Rituximab (Rituxan) - anti CD 20 monoclonal antibody

Rituximab (Mabthera) is an anti-CD 20 monoclonal antibody that is used to treat the following conditions:

  • For the treatment of CD 20 positive chronic lymphocytic leukemia in combination with fludarabine and cyclophosphamide.
  • Treatment of Wegener's granulomatosis (Granulomatosis with polyangiitis) in combination with steroids.
  • Microscopic polyangiitis along with steroids
  • Treatment of CD-20 positive Non-Hodgkin lymphoma
    • Follicular B cell lymphoma (relapsed or refractory)
    • Diffuse large B-cell lymphoma (in combination with cyclophosphamide, doxorubicin, vincristine, and prednisone)
  • Moderate to severe pemphigus vulgaris
  • Treatment of moderate to severely active Rheumatoid arthritis in combination with methotrexate in patients not responsive to one or more TNF antagonist therapies.

Off-label uses of Rituximab include:

    • Antibody-mediated cardiac transplant rejection
    • Refractory autoimmune hemolytic anemia
    • Burkitt lymphoma
    • CNS lymphoma
    • Chronic refractory Graft-vs-host disease
    • Advanced Nodular lymphocyte predominant Hodgkin's lymphoma
    • Resistant idiopathic membranous nephropathy
    • Refractory immune thrombocytopenia
    • Refractory Lupus nephritis
    • Advanced gastric mucosa-associated lymphoid tissue lymphoma
    • Refractory myasthenia gravis
    • For the prevention of relapse of Neuromyelitis Optica
    • Refractory pemphigus vulgaris
    • Post-transplant lymphoproliferative disorder
    • Splenic marginal zone lymphoma
    • Acquired thrombotic thrombocytopenic purpura, and
    • Waldenstrom's macroglobulinemia

Rituximab dose in Adults:

Pretreatment considerations and the use of prophylactic medications:

    • Patients should be administered acetaminophen and antihistamines prior to the infusion.
    • When rituximab is used as a chemotherapeutic agent, patients should be well hydrated and treatment for hyperuricemia should be given, especially if the lymphocyte counts are more than 25000/ul, to prevent tumor lysis syndrome.
    • Pneumocystis jirovecii pneumonia (PCP) and prophylaxis for herpes virus infection is recommended during the treatment and up to 12 months following the treatment in patients with chronic lymphocytic leukemia.
    • Similarly, PCP prophylaxis is also recommended during therapy and up to 6 months following treatment after rituximab treatment in patients with granulomatosis with polyangiitis
    • Patients treated for pemphigus vulgaris should also be considered for PCP prophylaxis.
    • All patients with resolved hepatitis B virus infection receiving rituximab should be considered for antiviral prophylaxis [Ref].

Rituximab Dosing:

  • Off label use in antibody-mediated rejection in cardiac transplant patients:
  • Off label use in refractory autoimmune hemolytic anemia:
    • Intravenous 375 mg/m2 once weekly (for 4 doses) with or without steroids.
  • Off label use in Burkitt lymphoma:
    • 375 mg/m2 intravenous on
      • Days 1 and 11 of cycle number 1 and 3, and
      • Days 2 and 8 of cycles number 2 and 4, or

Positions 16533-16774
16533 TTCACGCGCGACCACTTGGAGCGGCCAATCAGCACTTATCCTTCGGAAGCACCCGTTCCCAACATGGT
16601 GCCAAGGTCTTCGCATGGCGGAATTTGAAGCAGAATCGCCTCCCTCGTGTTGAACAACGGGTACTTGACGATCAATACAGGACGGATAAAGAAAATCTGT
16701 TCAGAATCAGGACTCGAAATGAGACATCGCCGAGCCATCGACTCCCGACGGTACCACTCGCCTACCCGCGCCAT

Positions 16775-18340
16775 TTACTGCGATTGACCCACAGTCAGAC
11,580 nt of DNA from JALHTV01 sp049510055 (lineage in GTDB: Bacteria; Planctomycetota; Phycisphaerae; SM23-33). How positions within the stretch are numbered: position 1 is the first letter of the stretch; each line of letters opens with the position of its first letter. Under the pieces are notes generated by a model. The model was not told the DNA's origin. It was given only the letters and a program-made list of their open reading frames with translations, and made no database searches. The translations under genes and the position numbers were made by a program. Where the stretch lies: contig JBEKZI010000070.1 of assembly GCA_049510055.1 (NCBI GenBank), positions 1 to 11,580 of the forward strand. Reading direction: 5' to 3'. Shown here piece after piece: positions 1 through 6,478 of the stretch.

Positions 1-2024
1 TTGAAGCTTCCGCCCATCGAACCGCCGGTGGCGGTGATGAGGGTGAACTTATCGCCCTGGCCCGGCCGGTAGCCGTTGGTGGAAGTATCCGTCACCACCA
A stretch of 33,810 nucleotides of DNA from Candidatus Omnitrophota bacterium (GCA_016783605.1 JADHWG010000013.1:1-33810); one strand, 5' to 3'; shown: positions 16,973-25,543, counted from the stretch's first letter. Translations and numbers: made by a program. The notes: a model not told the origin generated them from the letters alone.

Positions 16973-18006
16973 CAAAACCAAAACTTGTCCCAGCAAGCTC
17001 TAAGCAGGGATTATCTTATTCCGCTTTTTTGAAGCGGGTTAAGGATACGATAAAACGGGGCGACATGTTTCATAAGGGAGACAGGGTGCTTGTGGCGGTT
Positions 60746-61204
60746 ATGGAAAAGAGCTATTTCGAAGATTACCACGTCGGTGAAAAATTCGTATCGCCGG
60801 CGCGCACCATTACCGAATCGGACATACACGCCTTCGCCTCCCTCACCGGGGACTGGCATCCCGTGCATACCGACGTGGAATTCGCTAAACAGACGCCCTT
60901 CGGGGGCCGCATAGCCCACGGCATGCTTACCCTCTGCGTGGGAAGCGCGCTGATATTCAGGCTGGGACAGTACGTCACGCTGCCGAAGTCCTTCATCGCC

• 375 mg/m2 at the start of each chemotherapy cycle, followed by 2 additional doses 3 and 6 weeks after the completion of chemotherapy, or
      • 50 mg/m2 on day 8 and 375 mg/m2 on days 10 and 12 of cycle 2 followed by 375 mg/m2 on day 8 of cycles 3 to 7.
  • Chronic lymphocytic leukemia:
    • Intravenous 375 mg/m2 on the day prior to fludarabine & cyclophosphamide in cycle 1, then 500 mg/m2 on day 1 (every 28 days) of cycles 2 to 6 (in combination with fludarabine and cyclophosphamide).
  • Off label use in Chronic lymphocytic leukemia:
    • 375 mg/m2 on the day prior to bendamustine in cycle 1, then 500 mg/m on day 1 (every 28 days) of cycles 2 to 6 (in combination with bendamustine) in previously untreated patients or
    • 375 mg/m2 on days 1 and 4 of cycle 1 (or 50 mg/m2 on day 1, followed by 325 mg/m2 on day 3, followed by 375 mg/m2 on day 5 of cycle 1), then 375 mg/m2 on day 1 (every 28 days) of cycles 2 to 6 in combination with fludarabine.
  • Relapsed or refractory CLL:
  • Off label use in CNS lymphoma:
    • Newly diagnosed patients: 375 mg/m2 on day 3 every 14 days (in combination with high-dose methotrexate) until disease progression or unacceptable toxicity, or
    • for 2 doses beyond a complete response followed by monthly treatments for up to a total of 1 year, or
    • 500 mg/m on day 1 of each cycle for 5 to 7 induction cycles (in combination with high-dose methotrexate, vincristine, and procarbazine, followed by whole-brain radiotherapy and cytarabine consolidation)
    • 375 mg/m2 on day 1 every 28 days (in combination with temozolomide) for 4 cycles, then followed by temozolomide monotherapy.
  • Off label use in chronic refractory Graft-versus-host disease (GVHD):
    • 375 mg/m2 intravenously once weekly for 4 doses. A second course of 4 weekly doses may be administered after 8 weeks of initial therapy if required because of incomplete response or
    • 375 mg/m once weekly for 4 to 8 doses
  • Granulomatosis with polyangiitis (Wegener granulomatosis):
    • Induction therapy for active Wegener's granulomatosis:
      • 375 mg/m2 intravenous once weekly for 4 doses. In severe cases, Rituximab should be administered in combination with methylprednisolone intravenous for 1 to 3 days followed by daily prednisone. (Corticosteroid therapy should begin with rituximab therapy or 14 days prior to the therapy)